Wednesday, April 18, 2012

Breastfeeding, Biology and Behaviourists

I recently read this post by Janet Lansbury in which she outlined a debate, between Annie from PhD in Parenting and herself, that was about breastfeeding as comfort for infants. Janet agrues that breastfeeding an upset infant for comfort is akin to just filling their mouth to shut them up; that it is creating unhealthy assosications between food, comfort, and emotions; and that it can be better to just hold the infant while they cry (she also believes that children's thumbs are a preferable, and more natural comfort source).
Annie counters that breastfeeding is not always about eating; is the naturally intended source of comfort for infants; and also that research suggests it encourages healthier eating and greater independence later on for children.
I could see the value that both women brought to the debate, although I tended to agree with Annie more often because of my own experiences with my WildChild.
Then I forgot about it.

Until...This semester I started a class called 'Positive Behaviour Support' in which my tutor, Margie, said that she also does some work managing infant behaviours, especially around weaning (following a question asked by my classmate about her two year old daughter's trantrums - caused by weaning from the dummy).
Margie holds the view that behaviour, no matter who or how old you are, is to get or avoid something, and that the something is either activity, sensory stimulation, or social attention. She also believes that infants and young children are simply trying to get sensory stimulation when they turn to their mother's breast or the dummy for comfort, and that it is simply a matter of replacing the stimulation when weaning. She also believes that relieving a baby's cries is silencing their emotions.

Both Janet Lansbury and Margie (and my Positive Behaviour Support textbook) are right on board with what is called "Behaviourism", made famous by men such as Skinner, Pavlov and Bandura. They believe that the best way to alter behaviour is to manipulate the preceding events (antecedents) and the consequences. I absolutely see the usefullness of this, and the neccessity of it, in the classroom environment especially.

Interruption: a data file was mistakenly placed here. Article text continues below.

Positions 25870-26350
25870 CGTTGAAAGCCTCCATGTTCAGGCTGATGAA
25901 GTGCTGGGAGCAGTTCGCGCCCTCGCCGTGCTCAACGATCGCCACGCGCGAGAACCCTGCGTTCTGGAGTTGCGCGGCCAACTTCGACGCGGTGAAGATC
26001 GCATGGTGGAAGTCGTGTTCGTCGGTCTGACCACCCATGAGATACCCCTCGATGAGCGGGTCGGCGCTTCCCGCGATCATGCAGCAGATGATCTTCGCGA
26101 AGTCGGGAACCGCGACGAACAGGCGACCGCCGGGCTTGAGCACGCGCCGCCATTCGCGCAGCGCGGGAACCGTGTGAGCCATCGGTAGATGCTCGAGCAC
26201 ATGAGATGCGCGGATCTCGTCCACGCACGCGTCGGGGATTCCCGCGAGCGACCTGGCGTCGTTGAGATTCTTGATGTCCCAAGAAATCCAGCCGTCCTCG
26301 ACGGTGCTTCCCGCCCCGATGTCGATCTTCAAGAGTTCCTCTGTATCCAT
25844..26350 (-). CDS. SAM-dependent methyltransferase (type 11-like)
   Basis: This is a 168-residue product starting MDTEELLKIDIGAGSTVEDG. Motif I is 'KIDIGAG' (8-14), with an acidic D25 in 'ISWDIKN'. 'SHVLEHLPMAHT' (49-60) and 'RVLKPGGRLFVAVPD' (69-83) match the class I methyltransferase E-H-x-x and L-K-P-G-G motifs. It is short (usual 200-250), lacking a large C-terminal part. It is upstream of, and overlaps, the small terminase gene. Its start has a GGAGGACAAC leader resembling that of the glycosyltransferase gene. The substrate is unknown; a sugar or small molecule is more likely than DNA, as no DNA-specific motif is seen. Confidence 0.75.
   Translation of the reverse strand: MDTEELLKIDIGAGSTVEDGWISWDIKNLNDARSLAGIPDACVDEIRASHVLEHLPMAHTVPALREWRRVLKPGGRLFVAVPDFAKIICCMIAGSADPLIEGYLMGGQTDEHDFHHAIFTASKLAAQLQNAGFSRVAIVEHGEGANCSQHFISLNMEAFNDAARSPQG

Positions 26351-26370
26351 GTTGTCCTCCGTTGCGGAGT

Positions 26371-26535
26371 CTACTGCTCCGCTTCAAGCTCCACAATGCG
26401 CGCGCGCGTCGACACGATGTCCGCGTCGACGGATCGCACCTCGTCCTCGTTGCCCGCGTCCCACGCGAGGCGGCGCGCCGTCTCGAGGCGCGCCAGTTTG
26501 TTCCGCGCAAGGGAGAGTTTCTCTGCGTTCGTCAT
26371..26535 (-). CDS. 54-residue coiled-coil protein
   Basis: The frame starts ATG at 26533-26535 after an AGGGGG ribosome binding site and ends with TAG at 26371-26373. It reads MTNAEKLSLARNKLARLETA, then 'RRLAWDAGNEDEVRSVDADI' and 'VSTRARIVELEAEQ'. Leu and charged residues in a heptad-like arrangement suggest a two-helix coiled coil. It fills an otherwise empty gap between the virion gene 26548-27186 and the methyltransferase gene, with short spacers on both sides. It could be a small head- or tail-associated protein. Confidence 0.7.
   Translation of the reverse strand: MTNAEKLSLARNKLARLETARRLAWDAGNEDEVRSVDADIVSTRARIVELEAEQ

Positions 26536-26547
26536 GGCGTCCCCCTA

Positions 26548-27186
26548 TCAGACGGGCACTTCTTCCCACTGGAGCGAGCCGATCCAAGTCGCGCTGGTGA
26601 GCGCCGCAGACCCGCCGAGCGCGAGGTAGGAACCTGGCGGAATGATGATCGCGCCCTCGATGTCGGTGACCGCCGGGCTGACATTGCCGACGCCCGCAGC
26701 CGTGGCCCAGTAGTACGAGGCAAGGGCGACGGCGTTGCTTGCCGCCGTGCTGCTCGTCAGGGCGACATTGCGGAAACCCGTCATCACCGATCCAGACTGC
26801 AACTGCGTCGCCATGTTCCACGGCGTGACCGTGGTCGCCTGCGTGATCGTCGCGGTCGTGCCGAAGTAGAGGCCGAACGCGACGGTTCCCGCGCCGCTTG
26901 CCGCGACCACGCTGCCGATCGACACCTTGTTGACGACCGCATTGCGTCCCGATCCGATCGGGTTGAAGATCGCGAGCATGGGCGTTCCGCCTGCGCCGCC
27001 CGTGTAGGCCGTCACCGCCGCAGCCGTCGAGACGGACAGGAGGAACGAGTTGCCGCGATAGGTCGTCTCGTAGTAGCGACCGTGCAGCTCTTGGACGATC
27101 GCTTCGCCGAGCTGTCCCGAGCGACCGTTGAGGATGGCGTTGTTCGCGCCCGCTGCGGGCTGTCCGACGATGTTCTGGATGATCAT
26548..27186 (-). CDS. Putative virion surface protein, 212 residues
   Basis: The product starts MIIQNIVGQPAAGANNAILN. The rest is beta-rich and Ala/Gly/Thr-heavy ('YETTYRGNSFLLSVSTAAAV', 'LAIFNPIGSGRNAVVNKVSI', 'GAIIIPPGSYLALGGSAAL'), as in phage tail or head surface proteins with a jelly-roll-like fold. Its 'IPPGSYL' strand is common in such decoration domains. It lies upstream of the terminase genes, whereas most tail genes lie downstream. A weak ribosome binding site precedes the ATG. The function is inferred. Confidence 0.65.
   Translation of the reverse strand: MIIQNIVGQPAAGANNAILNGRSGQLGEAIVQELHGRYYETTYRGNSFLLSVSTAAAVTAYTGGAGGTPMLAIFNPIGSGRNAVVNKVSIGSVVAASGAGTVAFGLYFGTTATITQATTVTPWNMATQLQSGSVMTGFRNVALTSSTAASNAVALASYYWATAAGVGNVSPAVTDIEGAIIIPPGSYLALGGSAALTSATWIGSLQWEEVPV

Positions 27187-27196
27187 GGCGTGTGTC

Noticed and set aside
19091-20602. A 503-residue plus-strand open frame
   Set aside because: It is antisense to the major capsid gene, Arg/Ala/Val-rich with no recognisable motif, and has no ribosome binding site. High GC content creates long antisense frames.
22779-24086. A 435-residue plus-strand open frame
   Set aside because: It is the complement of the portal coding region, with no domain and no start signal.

My problem is this. We are talking about infants, and very young children; and we are talking about breastfeeding and suckling.

I don't believe that breastfeeding (and breastfeeding replacements like dummies and bottles) are just about food, just about comfort, or just a behaviour to be manipulated. I think it's also about human biology.

breastfeeding in UgandaKatherine Dettwyler, PhD, has written an oft-cited paper called A Natural Age of Weaning (found here), in which she compares humans, cross-culturally and against other primates, and infers that the natural age of weaning for humans to be somewhere between 2 and 7 years of age. This PDF by Linda Palmer also examines historical weaning inferences and data from archeological digs, which support this. To me, this indicates that our cultural ideas about weaning (in Australia usually between 1 and 2, in some countries even earlier) are totally at odds with what our biology demands.
Treating breastfeeding, weaning and substitutes just like behaviour to be managed is oversimplifying the reasons children need these things.

Something that has consistently stopped me from weaning WildChild is the belief that if I wean her too early she will be missing part of her natural biology. There are stem cells in it after all. I also think it's possible that humans are designed to suck for comfort when young, so if the breast is denied they will suck their thumb or a dummy. It's no coincidence that many children need these substitutes up to age 3 and 4, it's in their design. Which is why I don't believe it is no-big-deal to mess with the breastfeeding (or dummy etc) relationship. It is something to be considered very carefully.

I believe WildChild deserves a say in when we end breastfeeding, as i would if she used a dummy or her thumb for comfort. I won't give her total control, but I wont be a dictator either.

What do you think? Is breastfeeding etc, for 'just' comfort, simply like any other behaviour? What's your opinion on weaning from comfort objects, should it be child-led, mother-led, or negotiated?

Disclaimer: I'm sharing my personal thoughts about my own situation, please don't be upset if you have weaned or never breastfed your children, I am not judging in any way. I understand the many many obstacles women face both physically and culturally. If you love your child you are a good parent.